The nation’s caregiving work force is fraying. Paid providers are overworked and undervalued, often forced to take on multiple jobs or turn to public assistance just to scrape by. Many family caregivers are struggling as well, sacrificing their own health and well-being to tend to loved ones for years on end. Consistent, skilled, affordable care is in short supply — and getting shorter — and those who provide it are shouldering an increasingly unsustainable burden.
Policy experts and decision makers can debate the details, but America needs to stop taking its caregivers for granted. Paid or unpaid, these workers are looking after our mothers and grandfathers, our sisters and uncles. They assist in dressing, bathing and feeding some of the most vulnerable among us, helping them cope with the aches and pains and fears and frustrations of growing older. They deserve better than to be casually abandoned. It’s worth remembering that many of us will eventually find ourselves among their ranks.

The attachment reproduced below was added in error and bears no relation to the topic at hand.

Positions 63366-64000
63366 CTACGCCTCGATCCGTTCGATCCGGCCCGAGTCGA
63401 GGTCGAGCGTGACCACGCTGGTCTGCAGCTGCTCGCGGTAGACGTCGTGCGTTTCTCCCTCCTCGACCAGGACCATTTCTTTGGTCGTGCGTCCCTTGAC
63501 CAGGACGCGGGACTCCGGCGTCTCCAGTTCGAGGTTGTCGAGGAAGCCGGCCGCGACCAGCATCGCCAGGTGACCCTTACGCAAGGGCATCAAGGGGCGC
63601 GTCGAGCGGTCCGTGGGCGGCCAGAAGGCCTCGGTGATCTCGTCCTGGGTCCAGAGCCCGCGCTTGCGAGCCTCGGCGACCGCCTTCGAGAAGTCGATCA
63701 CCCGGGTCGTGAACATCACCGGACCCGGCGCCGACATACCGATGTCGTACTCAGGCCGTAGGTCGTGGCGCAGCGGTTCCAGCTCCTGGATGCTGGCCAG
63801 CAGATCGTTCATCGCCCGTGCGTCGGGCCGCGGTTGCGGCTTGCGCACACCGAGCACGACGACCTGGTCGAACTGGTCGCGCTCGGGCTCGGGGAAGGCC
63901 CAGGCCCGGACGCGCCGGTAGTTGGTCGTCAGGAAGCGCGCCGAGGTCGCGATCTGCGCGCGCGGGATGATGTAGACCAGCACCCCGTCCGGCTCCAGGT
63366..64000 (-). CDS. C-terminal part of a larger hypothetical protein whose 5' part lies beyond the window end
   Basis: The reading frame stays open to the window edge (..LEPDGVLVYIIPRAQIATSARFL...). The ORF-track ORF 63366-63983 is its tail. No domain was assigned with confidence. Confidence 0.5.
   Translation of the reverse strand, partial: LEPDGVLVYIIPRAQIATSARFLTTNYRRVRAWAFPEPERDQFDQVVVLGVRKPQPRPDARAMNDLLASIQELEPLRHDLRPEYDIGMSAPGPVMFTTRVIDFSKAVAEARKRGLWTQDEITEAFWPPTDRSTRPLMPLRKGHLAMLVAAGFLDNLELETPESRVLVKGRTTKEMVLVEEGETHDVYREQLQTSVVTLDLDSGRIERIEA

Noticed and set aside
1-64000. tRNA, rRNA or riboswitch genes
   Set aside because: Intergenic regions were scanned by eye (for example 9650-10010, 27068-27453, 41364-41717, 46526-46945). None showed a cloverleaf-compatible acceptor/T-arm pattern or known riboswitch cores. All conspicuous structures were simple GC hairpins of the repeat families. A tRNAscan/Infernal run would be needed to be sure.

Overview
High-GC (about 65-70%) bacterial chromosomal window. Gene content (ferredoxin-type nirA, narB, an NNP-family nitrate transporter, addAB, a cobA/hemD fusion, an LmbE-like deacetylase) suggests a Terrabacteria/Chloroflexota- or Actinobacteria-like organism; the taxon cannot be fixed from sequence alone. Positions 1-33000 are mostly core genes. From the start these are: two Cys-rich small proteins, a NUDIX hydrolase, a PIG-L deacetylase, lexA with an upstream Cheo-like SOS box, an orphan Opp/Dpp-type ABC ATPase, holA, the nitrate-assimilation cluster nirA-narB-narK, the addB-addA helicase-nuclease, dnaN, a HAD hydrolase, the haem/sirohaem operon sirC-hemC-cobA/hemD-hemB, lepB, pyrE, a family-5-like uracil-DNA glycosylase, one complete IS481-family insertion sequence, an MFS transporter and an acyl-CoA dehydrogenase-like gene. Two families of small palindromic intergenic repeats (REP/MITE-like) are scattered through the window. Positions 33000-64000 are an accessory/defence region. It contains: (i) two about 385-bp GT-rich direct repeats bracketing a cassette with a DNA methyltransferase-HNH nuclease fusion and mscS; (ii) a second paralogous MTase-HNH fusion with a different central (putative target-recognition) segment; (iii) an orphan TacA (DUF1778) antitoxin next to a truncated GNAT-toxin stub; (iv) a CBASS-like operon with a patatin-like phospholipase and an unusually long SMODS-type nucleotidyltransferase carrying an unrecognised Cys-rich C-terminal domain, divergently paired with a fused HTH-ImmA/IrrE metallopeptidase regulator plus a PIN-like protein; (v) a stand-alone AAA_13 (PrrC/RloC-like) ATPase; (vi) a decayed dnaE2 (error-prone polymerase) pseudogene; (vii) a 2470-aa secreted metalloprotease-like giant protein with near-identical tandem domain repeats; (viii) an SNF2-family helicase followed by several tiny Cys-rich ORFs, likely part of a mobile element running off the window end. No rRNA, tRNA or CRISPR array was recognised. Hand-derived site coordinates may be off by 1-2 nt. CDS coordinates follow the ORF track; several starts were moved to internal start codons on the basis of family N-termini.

How to support a loved one through psychosis
Recovery simply means a movement toward preferred ways of living one’s life. Based on a conventional medical perspective that you may have...